It’s a 35 degree day in Wannamal and pig-farmer Brenden Howard has been up since before dawn, herding pigs in the cool of the early morning. As the heat of the day sets in, along with it the dust and the flies, Brenden’s work continues — monitoring the welfare of up to 18000 pigs under his care, from newly-weaned piglets to fully-grown ‘bacons’. His day won’t end until the trucks are loaded, sheds are washed clean, the pigs fed, watered and checked, and the sheds closed down for the night. Although he has staff to help, the work of a pig-farmer — like most intensive farming enterprises — is both rigorous and demanding, not to mention somewhat unglamorous. It’s a 365-day-a-year job, and if there is once year when we must be truly thankful to our hard-working pork producers, ‘tis surely at Christmas.
The tradition of a beautifully-glazed ham as part of the Christmas feast was given to us by the English, but harks back to medieval times, when a boar head on the table, complete with an apple in it’s mouth, was an offering to the pagan god Freyr to show favour for the new year. Whilst pork consumption in Australia has risen in recent years to nearly rival beef, our annual partake of the ‘other’ white meat doesn’t compare to that of our Chinese neighbours; who as a nation are expected to consume 55 kilos per person annually by 2026 to our 22 kilograms.
Six months ago prices as low as fifty-cents per kilo threatened to leave pig farmers stuck in the mud, but Neil Ferguson from Western Australian company Westpork predicts the market will soon reach equilibrium. “Demand for pork has remained strong and we can see the supply and demand starting to level,” he said. “The low prices were primarily due to over supply and exponential local growth.” However the glut has seen the company put plans for a massive 2800 sow facility near the Moora-Dandaragan border on ice for now.
As contractors for Westpork, Brenden and his family are somewhat buffered from the price fluctuations. Their agreement to supply ‘pig places’ growing the weanling piglets from their start weight of approximately seven kilos to their finished weight of 105-115 kilos means they are guaranteed a certain price per animal. However after a massive investment in infrastructure in the past decade they hope to see demand continue to grow.
It was Brenden’s parents Errol and Annette who got the family into pigs, starting with just six sows back in 1985. Not long after they had bought the 3500 acre Wannamal property with the intent to run sheep. They built the herd slowly, running a complete ‘farrow to finish’ operation. By the late eighties Errol’s weekly trip to the Midland sale yards was pushing capacity in the old ute as the family business continued to grow. In the mid- nineties they were approached to grow for contract and built 8 conventional sheds. After Brenden returned from boarding school in 2000 they were taking 1000 weaners every 4 weeks for Wandalup Farms, and later from the Craig Mostyn Group, and doubled pig places to 8,000. In 2012 they switched to Westpork and continued to expand – last year adding an additional twenty-four eco shelters and three large auto sort sheds, bumping capacity to a massive 22,200 potential pig places.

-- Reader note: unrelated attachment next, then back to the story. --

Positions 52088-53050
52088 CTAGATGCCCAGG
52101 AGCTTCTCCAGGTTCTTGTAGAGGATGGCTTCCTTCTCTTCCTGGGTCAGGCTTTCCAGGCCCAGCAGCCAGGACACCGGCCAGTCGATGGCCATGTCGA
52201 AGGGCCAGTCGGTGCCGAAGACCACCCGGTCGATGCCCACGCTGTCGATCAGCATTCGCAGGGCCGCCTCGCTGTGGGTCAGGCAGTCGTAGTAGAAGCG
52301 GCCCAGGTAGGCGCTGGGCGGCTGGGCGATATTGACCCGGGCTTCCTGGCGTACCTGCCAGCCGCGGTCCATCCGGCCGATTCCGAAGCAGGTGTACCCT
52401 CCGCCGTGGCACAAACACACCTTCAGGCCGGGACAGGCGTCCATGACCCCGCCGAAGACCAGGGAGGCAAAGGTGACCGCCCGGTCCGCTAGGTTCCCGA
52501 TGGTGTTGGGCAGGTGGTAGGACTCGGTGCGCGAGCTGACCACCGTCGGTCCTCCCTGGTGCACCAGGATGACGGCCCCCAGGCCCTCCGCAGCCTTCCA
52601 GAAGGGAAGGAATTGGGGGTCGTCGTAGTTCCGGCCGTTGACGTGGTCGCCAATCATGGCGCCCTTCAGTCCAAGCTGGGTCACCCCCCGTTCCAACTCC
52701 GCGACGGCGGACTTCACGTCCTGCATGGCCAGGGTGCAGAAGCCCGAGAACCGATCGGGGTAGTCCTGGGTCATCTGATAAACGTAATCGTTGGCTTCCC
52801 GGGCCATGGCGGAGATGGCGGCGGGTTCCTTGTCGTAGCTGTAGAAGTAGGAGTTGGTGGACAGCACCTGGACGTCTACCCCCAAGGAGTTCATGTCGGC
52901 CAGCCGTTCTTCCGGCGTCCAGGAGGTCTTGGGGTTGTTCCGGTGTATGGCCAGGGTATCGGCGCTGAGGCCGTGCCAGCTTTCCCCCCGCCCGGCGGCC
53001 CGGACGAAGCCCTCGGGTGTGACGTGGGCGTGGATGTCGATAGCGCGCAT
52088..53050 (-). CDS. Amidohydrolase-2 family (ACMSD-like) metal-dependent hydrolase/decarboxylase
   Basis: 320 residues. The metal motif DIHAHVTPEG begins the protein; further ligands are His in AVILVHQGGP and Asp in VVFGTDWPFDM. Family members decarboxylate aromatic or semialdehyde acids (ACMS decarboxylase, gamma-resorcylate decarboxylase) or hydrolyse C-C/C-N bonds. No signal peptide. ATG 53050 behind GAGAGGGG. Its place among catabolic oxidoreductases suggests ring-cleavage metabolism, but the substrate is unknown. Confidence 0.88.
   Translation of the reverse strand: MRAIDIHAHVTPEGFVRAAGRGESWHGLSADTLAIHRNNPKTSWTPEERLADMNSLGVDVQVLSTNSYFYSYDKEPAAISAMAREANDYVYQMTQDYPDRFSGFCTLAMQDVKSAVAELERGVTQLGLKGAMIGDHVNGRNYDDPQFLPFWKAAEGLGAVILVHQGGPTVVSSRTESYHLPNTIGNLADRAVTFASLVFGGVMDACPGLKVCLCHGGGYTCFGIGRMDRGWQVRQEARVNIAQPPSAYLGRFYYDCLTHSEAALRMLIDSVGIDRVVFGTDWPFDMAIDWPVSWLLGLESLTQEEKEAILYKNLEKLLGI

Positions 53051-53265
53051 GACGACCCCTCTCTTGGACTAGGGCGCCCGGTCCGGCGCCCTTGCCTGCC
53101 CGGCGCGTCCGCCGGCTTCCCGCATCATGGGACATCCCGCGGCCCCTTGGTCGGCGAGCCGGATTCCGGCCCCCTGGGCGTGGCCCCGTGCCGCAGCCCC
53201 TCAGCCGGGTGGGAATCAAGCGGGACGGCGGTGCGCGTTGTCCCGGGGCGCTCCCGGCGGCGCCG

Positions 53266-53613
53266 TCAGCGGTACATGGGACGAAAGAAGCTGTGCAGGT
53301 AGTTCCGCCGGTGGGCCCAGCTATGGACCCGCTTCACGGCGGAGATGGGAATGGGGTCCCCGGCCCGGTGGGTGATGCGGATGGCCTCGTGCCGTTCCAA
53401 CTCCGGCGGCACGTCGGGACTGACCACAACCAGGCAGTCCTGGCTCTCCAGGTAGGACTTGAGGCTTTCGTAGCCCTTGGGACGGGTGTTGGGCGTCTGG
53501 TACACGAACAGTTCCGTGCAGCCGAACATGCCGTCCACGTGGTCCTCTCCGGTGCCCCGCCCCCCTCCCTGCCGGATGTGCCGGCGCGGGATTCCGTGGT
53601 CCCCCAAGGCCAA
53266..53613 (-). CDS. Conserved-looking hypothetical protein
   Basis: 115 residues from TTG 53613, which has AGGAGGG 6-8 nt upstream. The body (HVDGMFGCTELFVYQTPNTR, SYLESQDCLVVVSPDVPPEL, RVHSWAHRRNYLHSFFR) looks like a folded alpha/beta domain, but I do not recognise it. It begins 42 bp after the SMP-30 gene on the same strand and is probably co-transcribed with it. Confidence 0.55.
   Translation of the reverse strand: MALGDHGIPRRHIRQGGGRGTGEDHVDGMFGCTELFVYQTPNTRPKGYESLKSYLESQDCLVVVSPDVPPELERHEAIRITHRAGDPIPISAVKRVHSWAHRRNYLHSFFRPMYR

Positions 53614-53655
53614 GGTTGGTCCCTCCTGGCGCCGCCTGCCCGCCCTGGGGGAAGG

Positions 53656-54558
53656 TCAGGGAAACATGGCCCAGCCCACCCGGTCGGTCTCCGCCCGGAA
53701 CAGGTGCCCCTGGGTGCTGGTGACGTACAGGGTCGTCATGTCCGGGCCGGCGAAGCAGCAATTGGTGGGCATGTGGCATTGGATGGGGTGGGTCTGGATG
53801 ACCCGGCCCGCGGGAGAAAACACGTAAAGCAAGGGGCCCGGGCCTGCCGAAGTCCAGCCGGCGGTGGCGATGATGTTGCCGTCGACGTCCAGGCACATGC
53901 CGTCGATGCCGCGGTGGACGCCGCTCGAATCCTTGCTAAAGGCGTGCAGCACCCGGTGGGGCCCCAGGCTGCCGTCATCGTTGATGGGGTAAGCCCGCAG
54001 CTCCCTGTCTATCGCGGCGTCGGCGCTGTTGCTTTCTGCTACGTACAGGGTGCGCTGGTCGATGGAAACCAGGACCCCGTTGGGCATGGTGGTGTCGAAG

Despite the rising temperature, conditions are pleasant in the massive sheds due to strategic east/west orientation for optimal shade, and huge openings inviting a gentle breeze. Roof ventilation reduces heat and regular water sprays are used to keep the pigs cool. “Some piggeries these days are even air-conditioned” says Brenden, “But without 3-phase power here on the property we went for the passive systems.”
While the young are bedded in straw grown on the property, once the pigs reach 45-50 kilos the robust animals are shifted to the larger finishing sheds with grated concrete floors which are easily hosed clean. Effluent is put back into the ground as fertiliser, and exchanged with nearby farms as part of an efficient waste management system.
This week Brenden and his hard-working staff will load three trucks of 330 pigs each, ultimately headed for local processors, butchers and supermarkets, contributing to WA’s $114 million pork industry. The message from producers like Brenden is loud and clear – make sure you buy Australian pork this festive season! The Nationals WA are behind the push with their #Hamstand campaign fronted by Mia Davies. “Whether it’s the traditional Christmas Day leg of ham, roast pork dinner with the rellies or bacon for your Boxing Day fry-up, make sure the pork on your fork comes from WA producers.” she said.
Don’t be afraid to ask your butcher where your ham hails from – or if you’re shopping in the supermarket, check for the new country of origin labelling with the green kangaroo – and of course, enjoy your festive feast this Christmas.